Friday, November 10, 2006


Richard, Dee and I piled into the airplane for Hobart only to have to wait on the tarmac for one late passenger, who they ended up leaving in Melbourne, but not before we all waited for them to offload all their baggage. Luckily, the rest of the flight went off with no problems and we touched down in Tasmania around 10 PM.

Turns out Hobart is asleep by 10:30 on Friday nights, so we made a quick night of some take-out pizza and hit the sheets for our big day ahead.

Saturday morning means one thing in Hobart: the Salamanca market. We walked through the market and I was surprised when Dee actually seemed to be shopping. Then I realized that not everyone packs as thoroughly as I do, and she probably had room to take treasures home. Nothing really tempted her though, and my purchase of the Tazzy-shaped refridgerator magnet for my collection was the only thing to leave with us.

After the market, we took the walking tour described in the lonely planet. It took us through Battery Point, the park and the wharf where we got the vibe of old Hobart. Lots of Georgian architecture, which was a big change from the elaborate Victorian style of Melbourne. It reminded the poms of home.

Next up, we hit the road. Our first stop was Mt. Wellington, a dolerite extrusion that hovers above the northern half of Hobart. The weather was rolling in, so we made quick work of exploring the peak and examining the geology (two out of three of us are geologists after all!) and then hopped back into the car for our trip through the midlands.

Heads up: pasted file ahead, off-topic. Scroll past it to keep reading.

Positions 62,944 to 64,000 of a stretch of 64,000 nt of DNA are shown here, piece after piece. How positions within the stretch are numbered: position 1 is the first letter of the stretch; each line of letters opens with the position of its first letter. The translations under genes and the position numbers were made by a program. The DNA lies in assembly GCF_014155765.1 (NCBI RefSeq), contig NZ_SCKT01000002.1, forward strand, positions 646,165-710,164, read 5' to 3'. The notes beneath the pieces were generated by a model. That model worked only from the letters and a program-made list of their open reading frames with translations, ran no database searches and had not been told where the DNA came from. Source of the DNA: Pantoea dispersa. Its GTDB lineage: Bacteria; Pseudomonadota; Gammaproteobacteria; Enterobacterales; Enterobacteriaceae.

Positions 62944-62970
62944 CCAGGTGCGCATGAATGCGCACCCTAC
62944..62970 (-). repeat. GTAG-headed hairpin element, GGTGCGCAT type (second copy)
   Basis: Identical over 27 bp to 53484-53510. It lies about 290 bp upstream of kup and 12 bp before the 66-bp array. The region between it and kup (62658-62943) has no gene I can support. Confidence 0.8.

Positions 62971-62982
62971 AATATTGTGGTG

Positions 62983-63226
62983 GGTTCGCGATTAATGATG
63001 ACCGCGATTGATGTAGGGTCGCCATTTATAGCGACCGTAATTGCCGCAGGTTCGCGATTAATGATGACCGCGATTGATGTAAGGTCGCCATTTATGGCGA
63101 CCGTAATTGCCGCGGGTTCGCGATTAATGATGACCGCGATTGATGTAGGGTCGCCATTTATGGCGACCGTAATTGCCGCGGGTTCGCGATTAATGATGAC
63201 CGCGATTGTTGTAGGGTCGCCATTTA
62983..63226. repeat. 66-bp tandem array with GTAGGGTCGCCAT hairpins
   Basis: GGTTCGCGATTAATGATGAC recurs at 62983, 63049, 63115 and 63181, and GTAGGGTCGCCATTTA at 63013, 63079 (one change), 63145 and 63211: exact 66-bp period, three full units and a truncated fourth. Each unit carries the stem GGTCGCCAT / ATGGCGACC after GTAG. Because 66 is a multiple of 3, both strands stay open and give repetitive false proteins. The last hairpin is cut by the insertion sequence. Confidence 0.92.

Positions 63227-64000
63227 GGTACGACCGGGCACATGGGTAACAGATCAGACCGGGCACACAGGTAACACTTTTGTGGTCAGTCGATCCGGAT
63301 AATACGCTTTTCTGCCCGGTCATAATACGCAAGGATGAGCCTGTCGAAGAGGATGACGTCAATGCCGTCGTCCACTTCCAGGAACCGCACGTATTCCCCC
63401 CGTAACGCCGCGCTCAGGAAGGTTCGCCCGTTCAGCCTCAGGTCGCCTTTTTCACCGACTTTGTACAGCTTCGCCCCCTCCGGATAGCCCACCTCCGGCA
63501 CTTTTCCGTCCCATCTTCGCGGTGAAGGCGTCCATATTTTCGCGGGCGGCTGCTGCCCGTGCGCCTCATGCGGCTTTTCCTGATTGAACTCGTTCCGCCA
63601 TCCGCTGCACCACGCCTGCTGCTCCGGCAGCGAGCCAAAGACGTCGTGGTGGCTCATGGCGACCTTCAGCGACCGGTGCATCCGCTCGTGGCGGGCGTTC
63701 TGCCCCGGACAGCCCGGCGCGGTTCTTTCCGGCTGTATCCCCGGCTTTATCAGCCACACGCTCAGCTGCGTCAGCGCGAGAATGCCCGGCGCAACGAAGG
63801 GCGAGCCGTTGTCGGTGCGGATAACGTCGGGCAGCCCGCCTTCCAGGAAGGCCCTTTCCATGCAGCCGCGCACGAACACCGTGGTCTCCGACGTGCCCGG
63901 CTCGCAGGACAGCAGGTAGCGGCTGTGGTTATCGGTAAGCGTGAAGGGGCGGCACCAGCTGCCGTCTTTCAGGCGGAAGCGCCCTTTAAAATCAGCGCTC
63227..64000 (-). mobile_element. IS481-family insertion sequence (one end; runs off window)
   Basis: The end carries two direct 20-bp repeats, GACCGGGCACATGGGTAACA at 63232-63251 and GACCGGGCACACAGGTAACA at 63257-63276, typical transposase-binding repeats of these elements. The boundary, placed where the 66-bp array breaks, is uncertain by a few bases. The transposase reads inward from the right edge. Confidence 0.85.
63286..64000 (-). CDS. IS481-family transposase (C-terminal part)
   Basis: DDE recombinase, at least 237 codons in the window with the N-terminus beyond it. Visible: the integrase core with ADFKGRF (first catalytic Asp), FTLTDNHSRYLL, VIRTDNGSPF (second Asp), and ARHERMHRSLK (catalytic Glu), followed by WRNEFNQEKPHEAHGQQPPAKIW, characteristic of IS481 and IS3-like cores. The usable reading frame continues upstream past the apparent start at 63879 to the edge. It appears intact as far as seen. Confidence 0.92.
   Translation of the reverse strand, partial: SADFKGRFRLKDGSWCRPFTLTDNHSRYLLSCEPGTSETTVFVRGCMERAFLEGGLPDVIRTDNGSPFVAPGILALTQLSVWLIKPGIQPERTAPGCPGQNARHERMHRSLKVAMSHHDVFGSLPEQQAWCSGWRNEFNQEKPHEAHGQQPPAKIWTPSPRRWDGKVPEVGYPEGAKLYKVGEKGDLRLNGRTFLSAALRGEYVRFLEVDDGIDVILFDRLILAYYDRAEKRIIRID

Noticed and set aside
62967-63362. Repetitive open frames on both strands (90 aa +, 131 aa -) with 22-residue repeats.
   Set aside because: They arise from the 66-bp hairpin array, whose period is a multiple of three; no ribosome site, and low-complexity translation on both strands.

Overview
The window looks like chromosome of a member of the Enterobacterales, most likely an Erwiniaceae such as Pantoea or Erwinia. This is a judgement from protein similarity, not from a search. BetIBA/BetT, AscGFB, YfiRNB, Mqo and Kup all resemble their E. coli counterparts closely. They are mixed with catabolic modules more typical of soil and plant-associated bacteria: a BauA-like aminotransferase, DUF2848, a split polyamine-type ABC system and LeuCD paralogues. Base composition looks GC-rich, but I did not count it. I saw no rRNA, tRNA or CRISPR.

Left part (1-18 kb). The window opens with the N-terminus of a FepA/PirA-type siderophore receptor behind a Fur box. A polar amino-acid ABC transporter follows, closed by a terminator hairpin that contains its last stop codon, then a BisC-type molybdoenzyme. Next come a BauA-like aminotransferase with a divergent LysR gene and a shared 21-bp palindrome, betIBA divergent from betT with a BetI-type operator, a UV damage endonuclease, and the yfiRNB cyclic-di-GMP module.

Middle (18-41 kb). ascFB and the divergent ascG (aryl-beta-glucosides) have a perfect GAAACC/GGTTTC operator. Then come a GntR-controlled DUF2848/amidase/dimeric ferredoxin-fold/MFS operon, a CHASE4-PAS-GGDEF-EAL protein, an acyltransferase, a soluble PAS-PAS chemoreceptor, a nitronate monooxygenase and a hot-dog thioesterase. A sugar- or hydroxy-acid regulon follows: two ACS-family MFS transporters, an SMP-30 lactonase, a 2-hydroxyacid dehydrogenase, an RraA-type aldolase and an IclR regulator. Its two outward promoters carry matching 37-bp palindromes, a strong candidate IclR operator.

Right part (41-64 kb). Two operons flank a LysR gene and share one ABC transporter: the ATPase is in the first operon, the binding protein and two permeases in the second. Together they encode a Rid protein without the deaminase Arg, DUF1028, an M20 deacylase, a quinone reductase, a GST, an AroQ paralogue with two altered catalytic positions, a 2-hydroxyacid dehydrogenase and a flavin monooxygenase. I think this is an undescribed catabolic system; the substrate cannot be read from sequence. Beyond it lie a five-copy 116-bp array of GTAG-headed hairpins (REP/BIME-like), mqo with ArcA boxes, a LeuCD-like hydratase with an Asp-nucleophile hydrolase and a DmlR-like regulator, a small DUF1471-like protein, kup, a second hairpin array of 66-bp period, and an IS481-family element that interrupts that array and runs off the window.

We drove through little towns for hours. The "highway" was a two-lane road, marked at junctions (usually) which gave us some trouble early on, but we soon mastered the reading of the mediocre map that was standard issue from the car rental place and we were soon enjoying idyllic and pastoral scenes a-plenty.

We detoured off the highway for two towns noted in the LP, our first was Oatland. Noted for the Georgian architecture and (we quickly realized) not much else, we did our oohs and aahs from the car and kept driving. Our second detour was much more interesting- to me anyway. The town of Ross boasts the third oldest stone bridge in Tasmania, so well built, that the convict that designed and built it was pardoned afterwards.

After Ross, we wound our way through eucalypt forests and then finally reached the Freycinet Peninsula and Freycinet National Park. We checked into our cabin at the park (an excellently situated place within the park boundary) reserved a table for dinner, and got exploring.

First we went to Cape Tourville in the north and hiked the small track to the lighthouse. It was really windy. Really. Take the breath out of your lungs windy. We didn't stay for long!

Next we went to Richardson beach, adjacent to the lodge and enjoyed some time watching the waves and the birds. This beach squeaks too! I am beginning to think that the Squeaky Beach may not have been so special after all!

Since time was getting scarce and the weather was turning, we headed back to the lodge and then to dinner. We opted for the "very nice" restaurant as opposed to the "nice" restaurant, and we had an excellent, expensive dinner that unfortunately did not end well. Let's just say there were a couple of hair spottings in the desserts. Yikes.

Vocab for the Day
Reggo: vehicle registration.

When we got the car from the airport, the clerk said, "Just double check the reggo and you're set!"

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